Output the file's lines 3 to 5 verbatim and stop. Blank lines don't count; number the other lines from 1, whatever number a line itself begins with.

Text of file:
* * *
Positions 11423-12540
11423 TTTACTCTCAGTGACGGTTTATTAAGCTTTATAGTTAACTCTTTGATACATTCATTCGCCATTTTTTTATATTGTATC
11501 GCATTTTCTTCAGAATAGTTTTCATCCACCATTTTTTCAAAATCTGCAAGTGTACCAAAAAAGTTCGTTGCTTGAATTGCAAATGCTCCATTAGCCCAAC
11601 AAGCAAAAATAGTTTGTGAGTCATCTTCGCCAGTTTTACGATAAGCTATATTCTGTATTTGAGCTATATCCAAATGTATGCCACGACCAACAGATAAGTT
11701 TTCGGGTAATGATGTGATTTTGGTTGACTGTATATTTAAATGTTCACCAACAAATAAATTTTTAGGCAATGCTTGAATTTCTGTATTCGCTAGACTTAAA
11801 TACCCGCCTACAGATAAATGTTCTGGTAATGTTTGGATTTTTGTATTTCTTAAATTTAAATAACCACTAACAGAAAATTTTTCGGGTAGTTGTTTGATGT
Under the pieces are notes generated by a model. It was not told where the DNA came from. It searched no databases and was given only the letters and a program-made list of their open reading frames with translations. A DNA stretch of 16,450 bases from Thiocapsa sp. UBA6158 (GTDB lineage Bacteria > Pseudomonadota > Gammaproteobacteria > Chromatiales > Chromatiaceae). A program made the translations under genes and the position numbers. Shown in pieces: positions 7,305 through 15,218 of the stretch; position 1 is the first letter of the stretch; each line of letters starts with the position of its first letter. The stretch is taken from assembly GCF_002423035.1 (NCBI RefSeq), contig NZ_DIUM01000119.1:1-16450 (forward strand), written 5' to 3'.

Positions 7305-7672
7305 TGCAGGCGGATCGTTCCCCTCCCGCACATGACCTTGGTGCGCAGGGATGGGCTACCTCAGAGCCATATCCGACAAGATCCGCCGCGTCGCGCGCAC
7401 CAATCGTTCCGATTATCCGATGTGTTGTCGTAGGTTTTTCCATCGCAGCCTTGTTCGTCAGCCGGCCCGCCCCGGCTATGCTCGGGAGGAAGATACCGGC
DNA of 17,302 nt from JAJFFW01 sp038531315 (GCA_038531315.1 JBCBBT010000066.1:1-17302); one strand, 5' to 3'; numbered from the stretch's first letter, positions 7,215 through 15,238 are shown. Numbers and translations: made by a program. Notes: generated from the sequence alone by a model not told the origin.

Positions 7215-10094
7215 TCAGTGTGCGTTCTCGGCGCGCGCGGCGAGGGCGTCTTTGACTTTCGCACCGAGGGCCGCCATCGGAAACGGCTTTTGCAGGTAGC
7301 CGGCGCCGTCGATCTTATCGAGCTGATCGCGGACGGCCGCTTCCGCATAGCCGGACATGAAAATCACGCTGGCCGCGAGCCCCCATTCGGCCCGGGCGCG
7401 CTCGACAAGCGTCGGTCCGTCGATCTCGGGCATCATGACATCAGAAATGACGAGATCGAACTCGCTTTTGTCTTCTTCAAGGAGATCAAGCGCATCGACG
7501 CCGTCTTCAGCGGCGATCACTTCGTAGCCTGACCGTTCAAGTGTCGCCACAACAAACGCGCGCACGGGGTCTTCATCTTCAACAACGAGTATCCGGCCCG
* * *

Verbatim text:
11501 GCATTTTCTTCAGAATAGTTTTCATCCACCATTTTTTCAAAATCTGCAAGTGTACCAAAAAAGTTCGTTGCTTGAATTGCAAATGCTCCATTAGCCCAAC
11601 AAGCAAAAATAGTTTGTGAGTCATCTTCGCCAGTTTTACGATAAGCTATATTCTGTATTTGAGCTATATCCAAATGTATGCCACGACCAACAGATAAGTT
11701 TTCGGGTAATGATGTGATTTTGGTTGACTGTATATTTAAATGTTCACCAACAAATAAATTTTTAGGCAATGCTTGAATTTCTGTATTCGCTAGACTTAAA